Ghibli Museum, Shimorenjaku

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TOKYO | The Ghibli Museum is a museum dedicated to the work of the Japanese animation studio Studio Ghibli. Walking through the tall green trees of Mitaka’s Inokashira Park and into the colourful museum is like stepping into a storybook.

The museum was designed by Japanese animator, filmmaker, screenwriter, cartoonist, author, and manga artist Hayao Miyazaki, one of Studio Ghibli’s founders. The building reflecst Miyazaki’s building designs  in his films, and a sense of fun and wonder permeates throughout.

Permanent exhibits include a reproduction of an artist’s studio with hundreds of sketches, an exhibit room showing the history and science of animation, and more. Several rooms and scenes from assorted Studio Ghibli are recreated as life size exhibits that visitors can walk through. Temporary exhibits change depending on new film releases, and often showcase the work of other animation studios.

A few hours exploring this charming museum is something that anyone can enjoy, regardless of whether they’re familiar with the work Studio Ghibli or not. Tickets can be purchased online in advance. It’s recommended you buy your tickets at least two months before you plan to visit as sessions sell out quickly and tickets cannot be purchased at the door.

Also note that photography and video recording is prohibited inside the museum, because Miyazaki’s goal is for people to experience this “portal to a storybook world” with their own eyes and ears.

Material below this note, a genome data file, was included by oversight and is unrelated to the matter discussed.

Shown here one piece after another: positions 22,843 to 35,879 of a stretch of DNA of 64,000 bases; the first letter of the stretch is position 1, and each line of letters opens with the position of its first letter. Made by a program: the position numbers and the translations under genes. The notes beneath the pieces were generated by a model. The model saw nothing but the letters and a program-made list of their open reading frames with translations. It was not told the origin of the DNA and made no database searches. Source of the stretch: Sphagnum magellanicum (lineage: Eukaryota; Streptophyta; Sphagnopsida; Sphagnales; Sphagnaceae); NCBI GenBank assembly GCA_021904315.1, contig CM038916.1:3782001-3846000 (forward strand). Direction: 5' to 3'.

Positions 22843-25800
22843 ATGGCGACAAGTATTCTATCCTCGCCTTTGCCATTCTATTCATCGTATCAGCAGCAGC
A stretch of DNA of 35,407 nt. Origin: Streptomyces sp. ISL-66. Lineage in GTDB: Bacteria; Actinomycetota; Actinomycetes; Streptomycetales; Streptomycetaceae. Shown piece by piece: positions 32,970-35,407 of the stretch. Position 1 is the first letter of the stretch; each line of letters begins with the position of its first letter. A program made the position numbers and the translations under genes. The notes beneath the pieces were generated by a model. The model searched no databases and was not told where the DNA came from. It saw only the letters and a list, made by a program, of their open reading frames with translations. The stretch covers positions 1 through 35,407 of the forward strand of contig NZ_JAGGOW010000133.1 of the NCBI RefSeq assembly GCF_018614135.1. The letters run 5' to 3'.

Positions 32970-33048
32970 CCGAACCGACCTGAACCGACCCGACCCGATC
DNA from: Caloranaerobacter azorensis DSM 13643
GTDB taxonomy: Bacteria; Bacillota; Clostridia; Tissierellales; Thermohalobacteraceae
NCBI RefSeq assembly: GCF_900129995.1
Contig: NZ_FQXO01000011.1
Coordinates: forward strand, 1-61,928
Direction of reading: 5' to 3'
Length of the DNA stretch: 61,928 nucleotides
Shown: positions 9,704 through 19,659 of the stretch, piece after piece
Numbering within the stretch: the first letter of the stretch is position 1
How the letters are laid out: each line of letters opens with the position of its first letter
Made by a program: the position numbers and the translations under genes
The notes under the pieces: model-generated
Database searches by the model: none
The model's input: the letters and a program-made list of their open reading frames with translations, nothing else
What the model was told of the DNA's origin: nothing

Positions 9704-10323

Ghibli Museum

1-1-83 Shimorenjaku, Mitaka
Tokyo 181-0013
Japan

Telephone: 05 7005 5777
E-mail: [email protected]
Website

Open
Wed – Mon: 10:00am to 6:00pm

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Paul
Paul founded The City Lane back in 2009 as a place to share photos of his travels around Europe with friends and family. The City Lane might have changed quite a lot since those early days but one thing that’s remained constant is Paul’s passion for food, travel and culture, and a desire to photograph and write about his experiences. Paul has a strong inquisitive nature that drives him to look beneath the surface in order to discover what really makes a city and its people tick, and what better way to do this than over a good meal or drink, with a city’s locals, at places that people who live in that city actually frequent. Paul is also a co-host of The Brunswick Beer Collective, a podcast that may or may not actually be about beer.

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